All too often—during cable news interviews and throughout newspaper articles—well-intentioned commentators and journalists fool individuals with the elementary notion of representing both sides of an issue. On CNN and Fox (and other networks) two diametrically opposed guests are consistently asked to appear together, receiving questions and disagreeing with each other, selected simply because they represented opposite sides. Viewers then believe the network is being fair by having “both sides” represented.

It’s not merely on cable news. Consistently, newspapers and other forms of written media, describe issues shared by both sides, many times without actually revealing the facts of a situation. (Refer to any debate on the existence of climate change.) Mainstream journalists lazily make the all too common assumption that a simple representation of both sides, rather than a clear explanation of what is true and what is not true, is the ultimate path to objectivity. This standard of journalism is not one we should accept, yet it is perhaps the most prevalent way stories are transmitted to the public.

The idea that stories must have two sides regardless of the facts of a situation is called false balance. New York Times public editor Margaret Sullivan, in her second column on the job, took up this issue. Recently the Times has been accused of inflating arguments of those in favor of Voter ID referendums across the country. In these cases, many wrote to the public editor stating their concern that facts were not given equal weight.

Sullivan points to a more engaged public as a driver for this change. Despite prodigious, omnipresent media organizations that constantly produce content, she believes individuals are becoming uneasy, searching for more in the news. Blogs and opinion writers in many cases are filling the void, as well as long-form media elites, like Michael Lewis of Vanity Fair.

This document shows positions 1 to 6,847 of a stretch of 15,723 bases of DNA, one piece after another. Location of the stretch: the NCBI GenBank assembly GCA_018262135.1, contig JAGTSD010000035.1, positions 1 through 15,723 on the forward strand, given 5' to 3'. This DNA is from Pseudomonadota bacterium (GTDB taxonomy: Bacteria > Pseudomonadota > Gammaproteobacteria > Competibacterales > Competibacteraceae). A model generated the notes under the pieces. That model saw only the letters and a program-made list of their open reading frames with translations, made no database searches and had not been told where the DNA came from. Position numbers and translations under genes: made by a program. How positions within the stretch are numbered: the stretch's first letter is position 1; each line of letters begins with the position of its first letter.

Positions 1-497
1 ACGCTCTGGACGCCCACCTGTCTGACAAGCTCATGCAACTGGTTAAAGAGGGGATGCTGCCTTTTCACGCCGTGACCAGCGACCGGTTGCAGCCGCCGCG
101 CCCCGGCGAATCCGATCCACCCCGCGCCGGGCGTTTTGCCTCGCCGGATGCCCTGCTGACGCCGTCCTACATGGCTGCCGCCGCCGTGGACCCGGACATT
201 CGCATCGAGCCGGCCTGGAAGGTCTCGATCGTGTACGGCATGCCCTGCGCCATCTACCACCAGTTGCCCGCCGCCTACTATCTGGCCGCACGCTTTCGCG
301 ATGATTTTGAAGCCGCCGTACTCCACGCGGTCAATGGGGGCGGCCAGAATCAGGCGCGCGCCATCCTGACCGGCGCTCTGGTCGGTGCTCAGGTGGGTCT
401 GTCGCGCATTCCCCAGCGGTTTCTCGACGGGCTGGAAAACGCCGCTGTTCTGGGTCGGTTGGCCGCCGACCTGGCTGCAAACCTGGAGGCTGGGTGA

“The Newsroom,” a new HBO series, even sets this as a central focus to its show. The show follows a fictional cable news network as actual events in the United States occurred. The host—a Matt Lauer-like, opinion-less, talking head— eventually pointed out, on-air, lies Tea Party members were spreading with their rallies soon after the financial crisis. Instead of simply bringing on a liberal and a tea party member, he stated the facts, angering many who were expecting simple representation of both sides, but fulfilling his journalistic duty of appropriately informing the public.

It is crucial that this practice be carried over in our actual news outlets, so it is comforting that the Times is taking proactive steps to usher in journalism the way it should be done.

Here at the Concordian, we must do the same. While this most certainly can be accomplished throughout news stories in the paper, a new addition to the paper has the ability to do even more.

Readers of last week’s Concordian may have noticed the addition of an editorial in the Opinions page. The editorial represents the opinions of the paper as a whole, and as a result, carries a lot of weight, with contributions from the paper’s editors. The editors must remember that it is their duty to fulfill these practices, to inform readers of the truth, not simply a rehashing of opposing stories. Indeed, this is the ultimate goal of what we do—informing, not merely sharing.

Matt Hansen

Matt Hansen, a fourth-year student, writes The People's Republic of Matt, a politics column in Opinions. He double majors in political science and sociology at Concordia. On Twitter: @MattHansen

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